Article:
Sydney floods: More than 100 rescues made overnight as 50,000 face evacuation

ITV News Asia Correspondent Debi Edward reports on the tens of thousands of residents facing evacuation amid severe flooding in Australia

One hundred rescues were made overnight as Sydney faces its fourth flood emergency in 16 months.

Evacuation orders and warnings to prepare to abandon homes were given to 50,000 people - up from 32,000 on Monday - due to flooding in and around Australia’s largest city.

In February, eight people died after flash floods battered the country's east coast.Emergency response teams made 100 rescues overnight of people trapped in cars on flooded roads or in inundated homes in the Sydney area, State Emergency Service manager Ashley Sullivan said.

It comes as days of torrential rain have caused dams to overflow and waterways to break their banks.

A man paddles on a stand-up paddle board through a flooded street at Windsor on the outskirts of Sydney. Credit: AP

Parts of southern Sydney had been lashed by almost eight inches of rain in 24 hours, more than 17% of the city’s annual average, Bureau of Meteorology meteorologist Jonathan How said.

Severe weather warnings of heavy rain remained in place across Sydney’s eastern suburbs on Tuesday. The warnings also extended north of Sydney along the coast and into the Hunter Valley.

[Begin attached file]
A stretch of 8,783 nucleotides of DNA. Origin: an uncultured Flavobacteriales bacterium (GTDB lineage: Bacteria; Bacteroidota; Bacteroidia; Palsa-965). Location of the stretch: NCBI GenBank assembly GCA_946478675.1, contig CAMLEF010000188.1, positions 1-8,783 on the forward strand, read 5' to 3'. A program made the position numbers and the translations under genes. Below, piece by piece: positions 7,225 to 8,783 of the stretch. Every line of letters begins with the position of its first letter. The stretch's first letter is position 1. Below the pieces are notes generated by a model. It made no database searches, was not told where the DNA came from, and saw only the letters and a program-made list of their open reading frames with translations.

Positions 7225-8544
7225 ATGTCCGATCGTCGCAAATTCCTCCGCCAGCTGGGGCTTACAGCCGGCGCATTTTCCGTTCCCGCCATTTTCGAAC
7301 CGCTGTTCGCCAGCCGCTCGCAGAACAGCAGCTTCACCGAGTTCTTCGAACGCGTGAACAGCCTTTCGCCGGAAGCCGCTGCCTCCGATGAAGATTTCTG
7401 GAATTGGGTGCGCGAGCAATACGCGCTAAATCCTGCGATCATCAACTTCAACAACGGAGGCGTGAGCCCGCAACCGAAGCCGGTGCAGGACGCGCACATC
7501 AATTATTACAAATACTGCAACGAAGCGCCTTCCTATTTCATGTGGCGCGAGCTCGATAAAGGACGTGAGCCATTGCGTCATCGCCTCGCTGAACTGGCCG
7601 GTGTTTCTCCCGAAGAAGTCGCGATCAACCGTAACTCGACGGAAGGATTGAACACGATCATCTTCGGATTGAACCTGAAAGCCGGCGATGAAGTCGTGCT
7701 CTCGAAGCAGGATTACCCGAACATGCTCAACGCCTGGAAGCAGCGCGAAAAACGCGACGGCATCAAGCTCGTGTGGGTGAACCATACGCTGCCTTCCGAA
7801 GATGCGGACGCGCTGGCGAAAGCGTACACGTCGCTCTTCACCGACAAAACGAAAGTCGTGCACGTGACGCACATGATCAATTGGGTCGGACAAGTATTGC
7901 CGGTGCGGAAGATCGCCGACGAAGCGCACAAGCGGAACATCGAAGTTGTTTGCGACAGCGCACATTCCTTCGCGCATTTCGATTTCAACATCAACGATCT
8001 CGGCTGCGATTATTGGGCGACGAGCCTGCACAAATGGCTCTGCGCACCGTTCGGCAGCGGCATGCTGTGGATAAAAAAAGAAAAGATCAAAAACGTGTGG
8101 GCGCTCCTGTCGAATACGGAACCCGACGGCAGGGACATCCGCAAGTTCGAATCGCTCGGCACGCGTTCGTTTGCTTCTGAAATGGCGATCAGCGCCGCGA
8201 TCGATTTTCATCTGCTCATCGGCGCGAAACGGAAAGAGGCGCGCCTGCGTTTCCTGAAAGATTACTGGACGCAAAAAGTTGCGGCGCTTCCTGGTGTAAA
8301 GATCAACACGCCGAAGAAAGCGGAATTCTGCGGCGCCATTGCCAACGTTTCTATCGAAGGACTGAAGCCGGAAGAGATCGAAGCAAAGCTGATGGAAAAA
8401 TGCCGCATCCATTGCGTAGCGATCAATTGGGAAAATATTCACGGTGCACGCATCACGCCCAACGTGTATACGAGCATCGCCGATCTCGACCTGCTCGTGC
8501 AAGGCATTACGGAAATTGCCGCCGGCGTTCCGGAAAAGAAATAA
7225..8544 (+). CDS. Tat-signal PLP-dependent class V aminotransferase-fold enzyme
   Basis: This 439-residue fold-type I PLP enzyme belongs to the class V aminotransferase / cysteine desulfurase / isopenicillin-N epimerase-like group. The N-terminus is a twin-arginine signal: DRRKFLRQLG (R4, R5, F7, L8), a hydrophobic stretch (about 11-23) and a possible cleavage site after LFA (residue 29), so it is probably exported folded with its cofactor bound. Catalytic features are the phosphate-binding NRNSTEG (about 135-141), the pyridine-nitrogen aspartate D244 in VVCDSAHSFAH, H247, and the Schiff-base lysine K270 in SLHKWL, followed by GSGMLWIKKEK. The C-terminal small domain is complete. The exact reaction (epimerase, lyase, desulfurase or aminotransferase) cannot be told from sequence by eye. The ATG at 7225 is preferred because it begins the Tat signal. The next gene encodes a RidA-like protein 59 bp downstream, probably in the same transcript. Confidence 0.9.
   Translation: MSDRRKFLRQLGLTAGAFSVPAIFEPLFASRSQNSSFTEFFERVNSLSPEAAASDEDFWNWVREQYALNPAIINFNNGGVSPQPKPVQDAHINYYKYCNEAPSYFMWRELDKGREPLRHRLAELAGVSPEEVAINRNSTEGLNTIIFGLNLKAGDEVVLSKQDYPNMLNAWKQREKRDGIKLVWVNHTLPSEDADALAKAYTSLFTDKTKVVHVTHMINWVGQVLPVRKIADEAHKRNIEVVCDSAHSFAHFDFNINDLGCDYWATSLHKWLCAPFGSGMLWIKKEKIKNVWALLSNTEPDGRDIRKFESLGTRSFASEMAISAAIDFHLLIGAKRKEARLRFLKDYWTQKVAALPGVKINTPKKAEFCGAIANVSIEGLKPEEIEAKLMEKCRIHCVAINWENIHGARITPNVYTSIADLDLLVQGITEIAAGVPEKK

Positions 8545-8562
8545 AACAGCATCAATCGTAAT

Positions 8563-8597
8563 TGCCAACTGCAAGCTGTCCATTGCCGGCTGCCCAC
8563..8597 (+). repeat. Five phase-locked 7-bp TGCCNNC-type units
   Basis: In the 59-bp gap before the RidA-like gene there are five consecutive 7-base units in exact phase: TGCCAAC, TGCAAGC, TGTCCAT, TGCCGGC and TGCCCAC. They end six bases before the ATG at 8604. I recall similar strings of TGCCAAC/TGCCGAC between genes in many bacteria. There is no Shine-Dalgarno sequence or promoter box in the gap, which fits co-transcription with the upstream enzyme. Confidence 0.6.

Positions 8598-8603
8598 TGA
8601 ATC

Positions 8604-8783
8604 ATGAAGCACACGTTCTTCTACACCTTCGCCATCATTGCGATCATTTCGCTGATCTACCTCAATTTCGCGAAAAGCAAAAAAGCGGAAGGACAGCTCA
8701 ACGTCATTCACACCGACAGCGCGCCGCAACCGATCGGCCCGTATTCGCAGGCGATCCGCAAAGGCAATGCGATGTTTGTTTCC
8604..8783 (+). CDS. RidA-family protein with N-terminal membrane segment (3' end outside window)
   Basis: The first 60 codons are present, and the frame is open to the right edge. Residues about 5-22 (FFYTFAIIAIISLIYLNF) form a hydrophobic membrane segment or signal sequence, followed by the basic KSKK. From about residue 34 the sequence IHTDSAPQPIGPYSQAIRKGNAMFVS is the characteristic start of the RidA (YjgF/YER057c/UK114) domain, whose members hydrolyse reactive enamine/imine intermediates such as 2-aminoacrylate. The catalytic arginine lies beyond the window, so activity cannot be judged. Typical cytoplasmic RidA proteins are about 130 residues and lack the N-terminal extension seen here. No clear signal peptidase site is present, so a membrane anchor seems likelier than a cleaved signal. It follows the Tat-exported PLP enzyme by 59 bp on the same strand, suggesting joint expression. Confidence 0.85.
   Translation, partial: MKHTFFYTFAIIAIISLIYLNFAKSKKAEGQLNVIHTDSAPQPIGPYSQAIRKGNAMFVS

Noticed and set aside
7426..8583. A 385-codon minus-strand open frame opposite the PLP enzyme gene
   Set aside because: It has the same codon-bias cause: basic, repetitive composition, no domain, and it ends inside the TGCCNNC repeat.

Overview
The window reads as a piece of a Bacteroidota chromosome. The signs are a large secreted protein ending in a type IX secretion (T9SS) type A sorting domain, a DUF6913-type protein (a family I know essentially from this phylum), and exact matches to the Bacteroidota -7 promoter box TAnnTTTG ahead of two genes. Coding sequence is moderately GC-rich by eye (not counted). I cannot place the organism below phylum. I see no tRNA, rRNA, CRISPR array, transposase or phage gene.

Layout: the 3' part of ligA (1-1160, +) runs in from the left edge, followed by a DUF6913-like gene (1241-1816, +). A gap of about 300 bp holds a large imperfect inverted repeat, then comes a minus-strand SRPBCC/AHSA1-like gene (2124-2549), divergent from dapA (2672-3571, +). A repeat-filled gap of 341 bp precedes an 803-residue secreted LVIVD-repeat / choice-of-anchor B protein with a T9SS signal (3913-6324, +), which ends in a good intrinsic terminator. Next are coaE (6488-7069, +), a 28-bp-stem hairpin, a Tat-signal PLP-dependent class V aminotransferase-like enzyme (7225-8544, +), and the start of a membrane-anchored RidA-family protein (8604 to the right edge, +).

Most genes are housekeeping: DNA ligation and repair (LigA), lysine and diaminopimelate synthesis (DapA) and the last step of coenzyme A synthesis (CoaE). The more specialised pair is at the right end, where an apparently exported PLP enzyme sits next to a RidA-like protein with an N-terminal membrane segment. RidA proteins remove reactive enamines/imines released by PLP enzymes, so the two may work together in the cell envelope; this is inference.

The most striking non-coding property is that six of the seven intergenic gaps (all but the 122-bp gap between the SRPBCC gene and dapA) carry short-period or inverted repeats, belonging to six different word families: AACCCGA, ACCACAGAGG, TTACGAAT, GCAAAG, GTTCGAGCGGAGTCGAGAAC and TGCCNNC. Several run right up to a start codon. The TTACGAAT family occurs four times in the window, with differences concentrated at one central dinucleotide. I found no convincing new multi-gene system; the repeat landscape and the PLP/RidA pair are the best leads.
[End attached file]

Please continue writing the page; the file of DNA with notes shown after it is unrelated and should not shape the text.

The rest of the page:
The worst flooding was along the Hawkesbury-Nepean river system along Sydney’s northern and western fringes.

The New South Wales state government declared a disaster across 23 local government areas overnight, activating federal government financial assistance for flood victims.

New South Wales Premier Dominic Perrottet urged those in the state to continue being cautious.

He said: “This event is far from over. Please don’t be complacent, wherever you are. Please be careful when you’re driving on our roads. There is still substantial risk for flash flooding across our state."

Residents were assessing the damage on Tuesday. One local told reporters that the flooding was "unbelievable".

Residents of Lansvale, in southwest Sydney, were surprised by the speed at which their area became inundated and the growing frequency of such flooding.

“Well, it happened in 1986 and ’88, then it didn’t happen for 28 years and, so, 2016 and 2020 and now it’s happened four times this year,” a Lansvale local named Terry told Australian Broadcasting Corp. television of his home being flooded.

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